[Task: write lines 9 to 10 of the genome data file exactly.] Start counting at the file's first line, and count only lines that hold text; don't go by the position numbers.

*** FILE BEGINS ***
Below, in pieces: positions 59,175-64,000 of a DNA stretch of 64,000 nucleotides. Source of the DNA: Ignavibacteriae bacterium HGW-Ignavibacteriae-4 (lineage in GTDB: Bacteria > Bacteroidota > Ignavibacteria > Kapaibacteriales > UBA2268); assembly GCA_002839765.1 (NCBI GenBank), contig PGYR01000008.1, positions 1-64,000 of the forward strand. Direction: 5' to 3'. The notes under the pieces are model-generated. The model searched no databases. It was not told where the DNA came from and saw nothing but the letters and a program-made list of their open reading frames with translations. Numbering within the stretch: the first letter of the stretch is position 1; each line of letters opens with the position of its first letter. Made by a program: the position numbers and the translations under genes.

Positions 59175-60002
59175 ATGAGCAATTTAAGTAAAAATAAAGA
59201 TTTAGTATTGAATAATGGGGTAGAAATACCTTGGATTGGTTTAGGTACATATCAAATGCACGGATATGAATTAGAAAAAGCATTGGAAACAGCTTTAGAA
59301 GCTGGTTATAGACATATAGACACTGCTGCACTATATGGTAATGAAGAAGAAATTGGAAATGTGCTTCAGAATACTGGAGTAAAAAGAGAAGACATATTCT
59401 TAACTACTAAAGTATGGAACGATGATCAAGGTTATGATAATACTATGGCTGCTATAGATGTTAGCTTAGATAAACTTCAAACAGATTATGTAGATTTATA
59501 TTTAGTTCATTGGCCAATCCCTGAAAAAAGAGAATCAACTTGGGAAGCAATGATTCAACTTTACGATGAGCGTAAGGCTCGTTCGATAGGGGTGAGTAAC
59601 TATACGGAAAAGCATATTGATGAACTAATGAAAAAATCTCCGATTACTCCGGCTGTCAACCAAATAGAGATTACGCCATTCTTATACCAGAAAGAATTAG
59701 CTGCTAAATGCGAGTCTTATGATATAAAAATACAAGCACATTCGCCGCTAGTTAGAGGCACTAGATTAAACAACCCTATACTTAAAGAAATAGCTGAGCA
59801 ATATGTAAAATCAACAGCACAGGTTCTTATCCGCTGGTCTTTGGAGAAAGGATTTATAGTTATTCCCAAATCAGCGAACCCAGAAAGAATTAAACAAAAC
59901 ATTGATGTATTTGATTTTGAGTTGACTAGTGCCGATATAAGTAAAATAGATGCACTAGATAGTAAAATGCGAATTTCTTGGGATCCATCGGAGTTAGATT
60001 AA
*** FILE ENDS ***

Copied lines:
59701 CTGCTAAATGCGAGTCTTATGATATAAAAATACAAGCACATTCGCCGCTAGTTAGAGGCACTAGATTAAACAACCCTATACTTAAAGAAATAGCTGAGCA
59801 ATATGTAAAATCAACAGCACAGGTTCTTATCCGCTGGTCTTTGGAGAAAGGATTTATAGTTATTCCCAAATCAGCGAACCCAGAAAGAATTAAACAAAAC